Sights Set Mickelson Eyes Second Straight

By Associated PressFebruary 17, 2007, 5:00 pm
2007 Nissan OpenLOS ANGELES -- Masters champion Phil Mickelson dropped three shots on the back nine Saturday, but a birdie at the 17th gave him a one-stroke lead after three rounds of the Nissan Open.
Mickelson carded a 2-under 69 and completed 54 holes at 13-under-par 200. He is one stroke clear of fellow second-round leader Padraig Harrington, who shot 70 in round three.
Padraig Harrington
Padraig Harrington enters the final round one back of Phil Mickelson. (WireImage)
Mickelson, who earned his 30th PGA TOUR crown at Pebble Beach last week, and Harrington are both looking for their first win at this event.
Former PGA champion Rich Beem had the shot of the day as he aced the par-3 14th at Riviera Country Club. That helped him card the low round of the day, a 6-under 65, which moved him from a tie for eighth to solo third.
'I stole my reaction from Peter Jacobsen. He made one I don't know how many years ago, but he hopped into the convertible and acted like he was driving,' said Beem, who jumped on top of a nearby Nissan that he won for the hole-in-one. 'I've been working really hard on my game. I've been swinging at it great so it is nice to see the work payoff.'
Beem stands at 11-under-par 202. He is searching for his first PGA TOUR win since the 2002 PGA Championship. Robert Allenby, the 2001 winner here, and Charles Howell III share fourth place minus-10.
Mickelson looked like he was going to run away from the field early. He converted back-to-back birdie chances from the first to pull two clear of Harrington.
The Irishman responded with a birdie of his own at the third. However, Harrington gave that stroke back when he was unable to get up and down for par after missing the green at the par-3 sixth.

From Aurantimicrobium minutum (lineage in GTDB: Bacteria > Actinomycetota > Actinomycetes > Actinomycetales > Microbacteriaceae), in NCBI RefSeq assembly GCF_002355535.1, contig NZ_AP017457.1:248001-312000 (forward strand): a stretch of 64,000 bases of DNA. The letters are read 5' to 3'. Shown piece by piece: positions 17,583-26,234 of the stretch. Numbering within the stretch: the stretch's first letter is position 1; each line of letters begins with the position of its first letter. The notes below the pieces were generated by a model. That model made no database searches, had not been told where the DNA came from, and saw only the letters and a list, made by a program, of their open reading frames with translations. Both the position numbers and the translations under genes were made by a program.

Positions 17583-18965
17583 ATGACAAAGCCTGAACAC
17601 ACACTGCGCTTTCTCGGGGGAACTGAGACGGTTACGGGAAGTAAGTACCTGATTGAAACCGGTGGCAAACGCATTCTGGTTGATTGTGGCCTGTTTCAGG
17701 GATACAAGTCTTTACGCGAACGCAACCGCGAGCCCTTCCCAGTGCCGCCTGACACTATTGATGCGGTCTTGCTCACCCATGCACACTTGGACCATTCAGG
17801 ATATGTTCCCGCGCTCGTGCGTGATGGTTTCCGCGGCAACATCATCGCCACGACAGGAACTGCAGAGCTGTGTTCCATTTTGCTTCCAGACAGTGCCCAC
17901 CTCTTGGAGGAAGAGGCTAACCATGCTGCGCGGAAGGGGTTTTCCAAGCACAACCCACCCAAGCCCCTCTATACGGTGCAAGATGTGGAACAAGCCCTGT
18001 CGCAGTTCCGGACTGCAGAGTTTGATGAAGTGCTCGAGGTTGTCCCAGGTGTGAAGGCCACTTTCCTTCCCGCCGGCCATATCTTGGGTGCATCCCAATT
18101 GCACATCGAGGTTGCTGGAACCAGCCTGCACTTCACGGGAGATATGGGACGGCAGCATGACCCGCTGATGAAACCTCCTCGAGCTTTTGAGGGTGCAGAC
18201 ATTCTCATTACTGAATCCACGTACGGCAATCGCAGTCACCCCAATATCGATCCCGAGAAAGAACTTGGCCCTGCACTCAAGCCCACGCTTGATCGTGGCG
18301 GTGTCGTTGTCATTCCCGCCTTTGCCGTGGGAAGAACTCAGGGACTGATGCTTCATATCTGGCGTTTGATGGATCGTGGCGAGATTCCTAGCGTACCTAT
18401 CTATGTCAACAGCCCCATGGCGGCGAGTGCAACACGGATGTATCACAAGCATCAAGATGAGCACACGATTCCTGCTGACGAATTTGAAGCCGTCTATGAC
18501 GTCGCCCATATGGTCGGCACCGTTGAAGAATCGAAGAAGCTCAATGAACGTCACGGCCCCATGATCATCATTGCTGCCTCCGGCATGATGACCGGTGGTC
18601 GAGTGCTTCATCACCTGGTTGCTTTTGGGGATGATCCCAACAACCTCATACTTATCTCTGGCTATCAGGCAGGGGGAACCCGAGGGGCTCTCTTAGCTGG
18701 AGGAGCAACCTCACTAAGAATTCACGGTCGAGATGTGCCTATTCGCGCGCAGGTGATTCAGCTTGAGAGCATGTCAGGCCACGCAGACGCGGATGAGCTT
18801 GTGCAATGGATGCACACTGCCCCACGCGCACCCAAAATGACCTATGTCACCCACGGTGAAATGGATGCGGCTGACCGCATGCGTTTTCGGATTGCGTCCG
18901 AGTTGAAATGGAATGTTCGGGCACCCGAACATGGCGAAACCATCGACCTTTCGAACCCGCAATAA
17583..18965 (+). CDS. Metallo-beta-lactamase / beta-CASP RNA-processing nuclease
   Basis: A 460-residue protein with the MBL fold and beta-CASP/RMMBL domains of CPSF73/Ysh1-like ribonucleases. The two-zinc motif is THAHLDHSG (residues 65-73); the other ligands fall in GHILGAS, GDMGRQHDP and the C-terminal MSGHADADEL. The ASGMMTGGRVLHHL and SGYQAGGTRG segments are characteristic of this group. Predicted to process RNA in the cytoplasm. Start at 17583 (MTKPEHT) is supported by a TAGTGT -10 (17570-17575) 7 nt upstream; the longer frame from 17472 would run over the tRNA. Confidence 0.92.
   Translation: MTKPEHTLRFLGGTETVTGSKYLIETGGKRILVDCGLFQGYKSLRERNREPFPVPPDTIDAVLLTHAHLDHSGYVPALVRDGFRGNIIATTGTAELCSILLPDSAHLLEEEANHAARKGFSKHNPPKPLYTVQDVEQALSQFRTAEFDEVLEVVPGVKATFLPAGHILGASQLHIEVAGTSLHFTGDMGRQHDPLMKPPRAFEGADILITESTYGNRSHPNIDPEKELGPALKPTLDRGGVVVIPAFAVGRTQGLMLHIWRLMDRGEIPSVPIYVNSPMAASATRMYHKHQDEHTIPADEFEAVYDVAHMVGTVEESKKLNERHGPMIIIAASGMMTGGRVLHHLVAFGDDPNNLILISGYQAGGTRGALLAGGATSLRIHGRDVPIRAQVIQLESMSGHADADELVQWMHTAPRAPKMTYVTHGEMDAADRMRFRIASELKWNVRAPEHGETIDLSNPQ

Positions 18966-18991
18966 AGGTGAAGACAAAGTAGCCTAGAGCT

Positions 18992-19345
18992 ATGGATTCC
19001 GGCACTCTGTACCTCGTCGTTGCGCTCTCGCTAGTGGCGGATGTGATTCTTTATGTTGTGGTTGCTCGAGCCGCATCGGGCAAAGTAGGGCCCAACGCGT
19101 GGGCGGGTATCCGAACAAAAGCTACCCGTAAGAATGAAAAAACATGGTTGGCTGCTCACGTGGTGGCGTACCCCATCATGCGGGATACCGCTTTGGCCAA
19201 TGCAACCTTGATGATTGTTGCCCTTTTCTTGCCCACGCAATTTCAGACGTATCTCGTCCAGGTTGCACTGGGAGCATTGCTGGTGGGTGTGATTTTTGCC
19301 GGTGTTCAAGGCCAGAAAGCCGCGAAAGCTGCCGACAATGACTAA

Mickelson parred seven straight from the third, six of those were two-putt pars. He dropped his approach within 3 feet at the 10th to set up his third birdie of the round.
The 36-year-old Mickelson came right back with an up-and-down birdie on the par-5 11th. Harrington matched that birdie to remain three back.
Things took a turn for the worse for Mickelson. He knocked his second shot to the back fringe on 12 and three-putted for bogey from there.
Mickelson missed a 6-foot par putt at the next to slide back to 13 under.
After a pair of pars, he missed the green at the par-3 16th and again could not save par. That bogey dropped Mickelson into a share of the lead with Harrington at 12 under.
Mickelson steadied himself with a 4-foot birdie putt on 17. He nearly chipped in for birdie on 18, but settled for a tap-in par and a one-stroke lead.
'I fought my swing a little bit all day even though I was 4 under through 11,' said Mickelson. 'Those three bogeys let a lot of people back into it. A lot of people have a chance tomorrow. On the other hand, I am leading going into the final round, which is a good thing.'
Harrington, after his birdie on 12, parred the final seven holes to finish one back.
'I had a few chances there in the end, some 6-foot putts, that didn't go in, but I'm not too worried about that,' Harrington stated. 'It would have been nice to get a few birdies out there and get to 15 or 16 under par and take a few of the guys out of it. Of course, we still have to play the last day anyway.'
Former major championship winners Ernie Els and Jim Furyk each shot 67 on Saturday. They stand alongside Sergio Garcia (69) at 9-under-par 204. K.J. Choi and U.S. Open winner Geoff Ogilvy are one stroke further back at minus- eight.
Defending champion Rory Sabbatini is tied for 11th at 7-under-par 206.
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    Suspended Hensby offers details on missed drug test

    By Will GrayDecember 12, 2017, 11:30 pm

    One day after receiving a one-year suspension from the PGA Tour for failing to provide a sample for a drug test, Mark Hensby offered details on the events that led to his missed test in October.

    Hensby, 46, released a statement explaining that the test in question came after the opening round of the Sanderson Farms Championship, where the Aussie opened with a 78. Frustrated about his play, Hensby said he was prepared to give a blood sample but was then informed that the test would be urine, not blood.